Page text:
Pacify is a project that aims to create visibility and represent South Asian LGBTQ youth. I started this project to create imagery that is reflective of my south Asian identity, my life and my story growing up in Mumbai, India. Through the use of fabrics that I associate with growing up in India, such as silk, I worked with photographer Zayira Ray to create this set of photos that highlights the themes of femininity and celebrating one's culture. Zayira and I have talked a lot about what our identity and where we come from mean to us, and it was so important for me to work with someone who understood my intentions with this project.
This project is very personal to me, and I always noticed very little South Asian LGBTQ representation growing up. It’s so important for me to keep pushing the idea of visibility and reach for the LGBTQ community in South Asia, as a lot of the media there is often problematic and mocks queer identity. I felt very disconnected from my culture growing up: I didn't feel accepted or like I could belong because my identity was at odds with societal norms. Over time, it felt like I had lost my connection with home, and it became hard for me to feel a sense of security and belonging. More recently, though, traveling back and forth from New York to Mumbai has given me a chance to look at my past life differently, and over the summer I found a way to reconnect and create a new version of home for myself on my own terms. I went fabric shopping, met up with tailors to plan these outfits, and borrowed my mother’s old jewelry for styling. This project has been very healing and transformative for me.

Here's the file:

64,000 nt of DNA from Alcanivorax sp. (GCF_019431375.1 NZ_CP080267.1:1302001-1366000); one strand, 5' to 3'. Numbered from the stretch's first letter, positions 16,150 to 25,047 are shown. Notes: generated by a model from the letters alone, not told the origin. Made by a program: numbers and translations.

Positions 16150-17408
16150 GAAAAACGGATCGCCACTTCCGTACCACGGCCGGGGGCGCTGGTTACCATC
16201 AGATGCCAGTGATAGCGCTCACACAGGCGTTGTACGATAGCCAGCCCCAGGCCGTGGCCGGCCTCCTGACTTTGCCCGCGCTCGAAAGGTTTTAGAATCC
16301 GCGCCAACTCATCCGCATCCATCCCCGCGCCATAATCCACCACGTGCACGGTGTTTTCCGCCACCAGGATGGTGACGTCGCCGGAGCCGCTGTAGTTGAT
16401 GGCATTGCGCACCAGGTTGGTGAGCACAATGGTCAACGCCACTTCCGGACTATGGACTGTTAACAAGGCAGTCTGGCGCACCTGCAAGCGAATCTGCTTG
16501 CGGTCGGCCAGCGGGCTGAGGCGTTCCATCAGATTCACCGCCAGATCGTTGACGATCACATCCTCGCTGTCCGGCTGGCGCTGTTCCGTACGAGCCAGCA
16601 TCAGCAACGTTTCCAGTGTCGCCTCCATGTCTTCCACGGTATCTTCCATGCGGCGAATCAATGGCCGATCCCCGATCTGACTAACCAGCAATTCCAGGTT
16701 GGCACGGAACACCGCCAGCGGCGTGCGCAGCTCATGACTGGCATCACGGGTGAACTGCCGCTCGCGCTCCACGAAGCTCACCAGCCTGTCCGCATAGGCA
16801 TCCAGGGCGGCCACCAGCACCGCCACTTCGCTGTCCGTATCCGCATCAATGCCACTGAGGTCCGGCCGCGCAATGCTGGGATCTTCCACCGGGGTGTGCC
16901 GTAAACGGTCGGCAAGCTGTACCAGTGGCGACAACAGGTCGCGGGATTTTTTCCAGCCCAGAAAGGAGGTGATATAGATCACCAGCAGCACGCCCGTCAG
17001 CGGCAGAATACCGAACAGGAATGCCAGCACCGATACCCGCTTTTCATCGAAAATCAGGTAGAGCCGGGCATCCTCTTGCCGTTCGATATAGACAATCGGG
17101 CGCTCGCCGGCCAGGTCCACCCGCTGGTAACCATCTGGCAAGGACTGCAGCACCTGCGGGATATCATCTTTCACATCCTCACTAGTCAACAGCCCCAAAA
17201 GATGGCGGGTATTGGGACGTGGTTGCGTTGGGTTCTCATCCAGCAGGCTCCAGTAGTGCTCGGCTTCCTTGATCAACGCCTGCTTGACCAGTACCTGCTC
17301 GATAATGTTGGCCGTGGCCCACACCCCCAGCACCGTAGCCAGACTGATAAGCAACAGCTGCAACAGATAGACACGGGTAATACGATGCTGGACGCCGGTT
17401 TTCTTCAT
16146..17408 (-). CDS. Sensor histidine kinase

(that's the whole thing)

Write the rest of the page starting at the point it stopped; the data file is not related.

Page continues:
Photography by Zayira Ray. Styling and modeling by Harshvardhan Shah. All clothing handmade in Mumbai, India.
Ting Ting Chen